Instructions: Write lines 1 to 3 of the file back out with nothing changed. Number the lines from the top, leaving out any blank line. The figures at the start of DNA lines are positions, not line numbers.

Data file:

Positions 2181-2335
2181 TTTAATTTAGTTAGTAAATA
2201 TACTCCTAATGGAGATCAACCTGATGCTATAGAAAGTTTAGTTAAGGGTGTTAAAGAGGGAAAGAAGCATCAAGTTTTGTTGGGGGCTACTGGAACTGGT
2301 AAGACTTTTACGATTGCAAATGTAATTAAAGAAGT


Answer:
Positions 2181-2335
2181 TTTAATTTAGTTAGTAAATA
2201 TACTCCTAATGGAGATCAACCTGATGCTATAGAAAGTTTAGTTAAGGGTGTTAAAGAGGGAAAGAAGCATCAAGTTTTGTTGGGGGCTACTGGAACTGGT